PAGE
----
- United States
On August 28, 2013, a middle-aged Mexican woman wearing a blonde wig boarded a bus in Ciudad Juarez and shot the driver six times. Twenty-four hours later she boarded another bus and killed the driver. That weekend she issued a statement claiming responsibility, calling out a city that stood by complicit while bus drivers sexually assaulted factory workers on their way to work. She signed it “Diana, Huntress of Bus Drivers.” In La Cazadora, Diana storms onto the scene with the killing of the first driver, calculated and merciless, but over the course of the next 24 hours we get to know Luz, the factory worker and mother behind the wig and the gun, as she navigates her everyday responsibilities post killing and plans for the next. By the end of this day Luz must choose between protecting her 13 year-old daughter or carrying out Diana’s plan to make Juarez safer for all women.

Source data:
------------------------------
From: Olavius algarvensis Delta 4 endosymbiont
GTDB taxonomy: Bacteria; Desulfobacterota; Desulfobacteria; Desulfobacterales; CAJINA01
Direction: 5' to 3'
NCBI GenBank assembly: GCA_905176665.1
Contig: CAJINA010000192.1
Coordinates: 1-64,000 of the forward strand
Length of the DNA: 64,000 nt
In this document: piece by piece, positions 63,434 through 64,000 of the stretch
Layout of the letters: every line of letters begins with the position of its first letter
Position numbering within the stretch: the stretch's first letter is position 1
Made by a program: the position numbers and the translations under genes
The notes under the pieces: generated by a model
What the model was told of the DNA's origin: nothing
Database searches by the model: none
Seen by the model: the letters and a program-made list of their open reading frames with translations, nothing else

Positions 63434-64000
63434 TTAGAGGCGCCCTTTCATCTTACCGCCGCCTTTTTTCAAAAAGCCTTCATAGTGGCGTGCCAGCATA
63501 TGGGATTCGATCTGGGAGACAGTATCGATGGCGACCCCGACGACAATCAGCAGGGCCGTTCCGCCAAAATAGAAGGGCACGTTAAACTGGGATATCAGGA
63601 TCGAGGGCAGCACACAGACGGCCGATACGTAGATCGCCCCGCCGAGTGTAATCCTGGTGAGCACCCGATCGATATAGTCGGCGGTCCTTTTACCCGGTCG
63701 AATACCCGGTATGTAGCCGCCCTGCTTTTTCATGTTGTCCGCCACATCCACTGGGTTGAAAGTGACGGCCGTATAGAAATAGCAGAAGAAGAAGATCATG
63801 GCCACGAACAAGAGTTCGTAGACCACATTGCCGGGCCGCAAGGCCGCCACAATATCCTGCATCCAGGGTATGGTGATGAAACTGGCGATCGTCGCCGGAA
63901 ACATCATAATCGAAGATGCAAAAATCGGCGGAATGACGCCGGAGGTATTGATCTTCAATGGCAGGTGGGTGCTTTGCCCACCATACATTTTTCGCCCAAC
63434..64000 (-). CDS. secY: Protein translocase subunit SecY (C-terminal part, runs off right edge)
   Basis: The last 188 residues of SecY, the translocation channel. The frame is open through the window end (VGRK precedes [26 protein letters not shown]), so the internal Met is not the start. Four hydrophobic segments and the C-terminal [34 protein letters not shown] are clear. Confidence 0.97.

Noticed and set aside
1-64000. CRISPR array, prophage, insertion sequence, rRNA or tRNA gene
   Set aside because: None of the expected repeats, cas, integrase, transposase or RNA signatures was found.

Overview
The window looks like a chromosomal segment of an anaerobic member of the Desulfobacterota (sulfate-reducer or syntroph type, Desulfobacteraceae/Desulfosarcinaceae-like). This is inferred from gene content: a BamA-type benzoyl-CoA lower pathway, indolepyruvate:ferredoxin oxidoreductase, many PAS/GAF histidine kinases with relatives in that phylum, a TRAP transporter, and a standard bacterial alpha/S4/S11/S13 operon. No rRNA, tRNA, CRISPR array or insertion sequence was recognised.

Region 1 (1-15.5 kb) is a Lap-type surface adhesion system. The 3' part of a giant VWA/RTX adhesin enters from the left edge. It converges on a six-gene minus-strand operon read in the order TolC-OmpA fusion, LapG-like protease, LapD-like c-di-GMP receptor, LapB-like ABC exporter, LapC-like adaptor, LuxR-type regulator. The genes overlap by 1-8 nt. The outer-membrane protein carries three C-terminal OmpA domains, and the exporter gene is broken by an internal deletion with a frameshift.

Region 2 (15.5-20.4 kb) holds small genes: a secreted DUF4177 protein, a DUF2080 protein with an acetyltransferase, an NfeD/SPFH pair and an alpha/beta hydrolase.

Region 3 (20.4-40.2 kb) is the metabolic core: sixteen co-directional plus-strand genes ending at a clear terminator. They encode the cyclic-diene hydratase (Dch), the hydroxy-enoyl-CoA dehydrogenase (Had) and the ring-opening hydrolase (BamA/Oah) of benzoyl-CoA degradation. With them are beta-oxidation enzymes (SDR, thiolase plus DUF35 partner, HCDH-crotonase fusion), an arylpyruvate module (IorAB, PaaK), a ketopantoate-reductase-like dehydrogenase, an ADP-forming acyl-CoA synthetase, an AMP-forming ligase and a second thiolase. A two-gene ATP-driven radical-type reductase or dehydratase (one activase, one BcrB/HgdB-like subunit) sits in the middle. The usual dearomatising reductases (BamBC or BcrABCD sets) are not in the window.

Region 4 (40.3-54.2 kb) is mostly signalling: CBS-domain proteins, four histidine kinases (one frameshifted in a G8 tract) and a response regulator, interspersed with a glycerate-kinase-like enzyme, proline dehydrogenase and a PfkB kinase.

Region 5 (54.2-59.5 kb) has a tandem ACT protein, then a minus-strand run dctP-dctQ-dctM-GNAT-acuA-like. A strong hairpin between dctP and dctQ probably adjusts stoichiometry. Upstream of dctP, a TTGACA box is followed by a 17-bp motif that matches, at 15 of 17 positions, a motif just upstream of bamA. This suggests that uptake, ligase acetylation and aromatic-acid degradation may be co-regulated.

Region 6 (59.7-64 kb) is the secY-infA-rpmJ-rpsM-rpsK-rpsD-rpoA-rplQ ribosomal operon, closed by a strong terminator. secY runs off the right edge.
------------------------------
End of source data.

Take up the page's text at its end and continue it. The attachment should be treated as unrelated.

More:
Diana’s actions are dark but the quotidian nature of Luz’s day defines the emotional, visual language of the film. Open and light, naturalism and handheld camerawork remind us that though we see, we don’t always perceive. The dangers of this world are woven into the fabric of everyday life and villains don’t lurk in dark corners. Infinitely more terrifying, they walk amongst us as much a part of the landscape as the scrub that dots the desert. As the opening image of the Chihuahua desert suggests: everything in this world hides in plain sight.